The pretty little Kent town hit by an earthquake where a royal once snubbed locals

This small town in Kent is a showstopper when it comes to historic buildings and streets full of character. You’ll feel like you should be in period costume when you amble through Sandwich, as it’s a fine medieval town.

With its impeccable historic credentials, it will come as no surprise to learn some of Sandwich’s buildings, such as churches, houses and public buildings, date to the 1200s. But while this town is renowned for its olde worlde charm, it hit the headlines nine years ago because of an earthquake.

The population of around 4,500 might have felt the earth move, but not in a good way. Reasons for earthquakes in the UK are unclear, according to the British Geological Survey, but this one in 2015 certainly caused houses to shake in Sandwich, with one resident reporting plates flying from the shelves.

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The quake was of 4.2-magnitude, with the tremor originating near the town, eight miles underground, on May 22 at just before 3am, with locals saying it lasted for around five seconds. But don’t let seismic waves – or acoustic energy travelling through the earth – put you off visiting this town.

Sandwich is only two miles from the coast, so pop to Sandwich Bay and you can watch the boats going through the town’s swing bridge over the River Stour, which is operated all year, 24/7, with just an hour’s notice. Now, that’s service for you.

If you like shopping, you will find plenty of independent businesses, with the main retail areas being Market Street and King Street. And if you want a larger town or a city to really shop ’til you drop, then Canterbury, Deal, Broadstairs, Ramsgate and Margate are easy to get to from here by road or rail.

There are lots of places to eat and drink, whether you are after pubs, cafes or restaurants, and these are in the town centre or near the Quay.

A lovely two-mile walk

If you love walking, why not grasp the opportunity to do the Sandwich circular walking trail; taking in all of the town’s major landmarks. During the trail, you will learn about how, by the 16th century, Sandwich was cut off from the coast.

Its medieval days of being a prosperous port town were long gone, when pilgrims would step on dry land after their long journeys, armies would be dispatched and royalty would visit. But one queen who visited in May 1672 came by coach, rather than by sea, and she must have royally insulted locals by snubbing their official welcome.

A banquet was laid on for Queen Catherine of Braganza at the Bell Hotel but she refused to leave her coach, as she reportedly didn’t want to walk in the town’s “dirty streets”. The website Queen’s Royal Surrey Regiment Association has a fascinating account of the visit, including that more than £27 was spent on preparing the route for the royal procession in Sandwich.

Beautifully tended houses in a courtyard in Sandwich in Kent
Beautifully tended houses in a courtyard in Sandwich in Kent
(Image: iStockphoto/Getty Images/Boycey)

And it sounds like the queen missed out on a good old party, as the accounts of the Mayor at the time say: “A fair proportion was spent on drinks for those involved.” Back to the trail, it starts at Sandwich Town bridge, and other treats are gorgeous views of the River Stour, undulating pasture, the town’s Millennium Beacon, characterful narrow streets, and quaint, and very old, cottages.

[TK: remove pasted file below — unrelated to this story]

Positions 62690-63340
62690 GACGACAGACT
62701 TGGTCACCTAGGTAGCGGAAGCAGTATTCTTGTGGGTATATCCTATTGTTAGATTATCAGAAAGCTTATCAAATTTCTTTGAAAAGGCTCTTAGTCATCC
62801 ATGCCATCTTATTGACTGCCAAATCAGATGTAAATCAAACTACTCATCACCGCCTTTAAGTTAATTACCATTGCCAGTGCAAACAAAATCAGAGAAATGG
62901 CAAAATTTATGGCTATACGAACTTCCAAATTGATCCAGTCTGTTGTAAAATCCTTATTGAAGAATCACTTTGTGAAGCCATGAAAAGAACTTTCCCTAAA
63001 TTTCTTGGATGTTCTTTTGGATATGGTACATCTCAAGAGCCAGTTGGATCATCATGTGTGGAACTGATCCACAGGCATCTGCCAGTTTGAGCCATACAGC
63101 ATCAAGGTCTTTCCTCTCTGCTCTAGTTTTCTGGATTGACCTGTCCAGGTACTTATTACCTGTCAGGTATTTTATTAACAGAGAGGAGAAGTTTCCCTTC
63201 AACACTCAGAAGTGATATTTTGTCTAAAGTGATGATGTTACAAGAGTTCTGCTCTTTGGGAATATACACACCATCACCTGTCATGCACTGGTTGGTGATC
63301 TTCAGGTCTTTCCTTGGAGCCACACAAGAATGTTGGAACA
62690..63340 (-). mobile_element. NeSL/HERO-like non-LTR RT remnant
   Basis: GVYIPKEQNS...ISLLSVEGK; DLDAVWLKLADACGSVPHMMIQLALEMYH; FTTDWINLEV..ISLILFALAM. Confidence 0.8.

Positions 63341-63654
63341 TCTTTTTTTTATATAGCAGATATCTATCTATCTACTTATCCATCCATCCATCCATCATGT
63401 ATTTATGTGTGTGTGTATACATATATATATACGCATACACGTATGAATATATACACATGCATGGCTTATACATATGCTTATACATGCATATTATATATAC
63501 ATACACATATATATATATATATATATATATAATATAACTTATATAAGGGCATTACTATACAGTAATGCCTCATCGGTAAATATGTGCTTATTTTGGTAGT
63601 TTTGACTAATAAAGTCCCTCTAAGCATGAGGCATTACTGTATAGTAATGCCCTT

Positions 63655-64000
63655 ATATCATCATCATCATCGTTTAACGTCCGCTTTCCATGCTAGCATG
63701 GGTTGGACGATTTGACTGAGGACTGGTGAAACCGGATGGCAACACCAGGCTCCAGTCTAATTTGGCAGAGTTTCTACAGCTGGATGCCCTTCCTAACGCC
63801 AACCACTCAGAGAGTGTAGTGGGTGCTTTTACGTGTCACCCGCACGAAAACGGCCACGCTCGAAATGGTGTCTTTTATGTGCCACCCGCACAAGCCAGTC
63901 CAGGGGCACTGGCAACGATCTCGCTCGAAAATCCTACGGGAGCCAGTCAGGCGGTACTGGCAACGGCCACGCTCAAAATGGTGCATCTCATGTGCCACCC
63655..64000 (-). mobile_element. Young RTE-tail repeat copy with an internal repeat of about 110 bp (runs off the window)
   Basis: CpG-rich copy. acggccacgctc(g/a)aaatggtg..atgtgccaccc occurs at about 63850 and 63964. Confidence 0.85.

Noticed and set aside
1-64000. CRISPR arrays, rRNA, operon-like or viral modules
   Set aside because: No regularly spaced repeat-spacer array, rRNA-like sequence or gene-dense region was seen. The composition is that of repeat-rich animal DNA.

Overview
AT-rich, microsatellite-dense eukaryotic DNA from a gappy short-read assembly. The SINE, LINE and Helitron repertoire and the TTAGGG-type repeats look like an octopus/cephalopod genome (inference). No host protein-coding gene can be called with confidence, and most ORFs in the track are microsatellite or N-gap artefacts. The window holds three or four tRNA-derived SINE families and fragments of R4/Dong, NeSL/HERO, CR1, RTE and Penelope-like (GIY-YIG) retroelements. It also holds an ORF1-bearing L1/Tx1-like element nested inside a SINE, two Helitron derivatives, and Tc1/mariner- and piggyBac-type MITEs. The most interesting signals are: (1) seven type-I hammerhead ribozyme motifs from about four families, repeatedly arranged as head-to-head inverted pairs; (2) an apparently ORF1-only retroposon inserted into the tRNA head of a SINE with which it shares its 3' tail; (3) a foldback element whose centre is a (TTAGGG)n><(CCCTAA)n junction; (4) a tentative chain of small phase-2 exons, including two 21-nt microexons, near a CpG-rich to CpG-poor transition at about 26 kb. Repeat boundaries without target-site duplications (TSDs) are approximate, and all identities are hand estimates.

This walk will only take you around 40 minutes as it’s two miles and it’s featured on the website Discovering Britain. Sandwich Port is a Heritage Harbour, and history buffs will enjoy the superb Sandwich Medieval Centre, which is open Saturdays and Sundays, 10am to 3pm, and 11am to 3pm respectively, and admission is free.

(Image: Getty Images)

It’s in the wooden boatyard building on the slipway at The Quay, and is also a base for youngsters to learn medieval crafts and skills. Visitors can see the medieval game of tic tac toe, swords, arrows and coins, and much more.

The centre, which has a focus on the late medieval period from around 1330 to 1480, is a hit with visitors as it has the full five stars on TripAdvisor. It also offers experiences, such as mead making and blacksmithing.

One reviewer said: “Dropped in here just as we had parked and were off on a wander. The guy we spoke to was so interesting, knowledgeable and lovely.

“Our daughter who is 12 thought it was great. Some excellent work being done too. Recommend you drop in and ask questions and perhaps leave a donation as we did. Wonderful.”

Drone aerial scenery of Sandwich
Drone aerial scenery of Sandwich
(Image: iStockphoto/Getty Images/mpalis)

If you need more inspiration before you head to Sandwich for a day out, here’s what England’s Coast says about the town: “The picturesque ancient Cinque Port town of Sandwich boasts some of the best-preserved, half-timbered houses in the country.

“Sandwich in White Cliffs Country was one of the original Cinque Ports and has been termed ‘the completest medieval town in Britain’. Sandwich captivates visitors with its perfectly preserved architecture, peaceful and romantic vibes and quaint, idyllic charm.”

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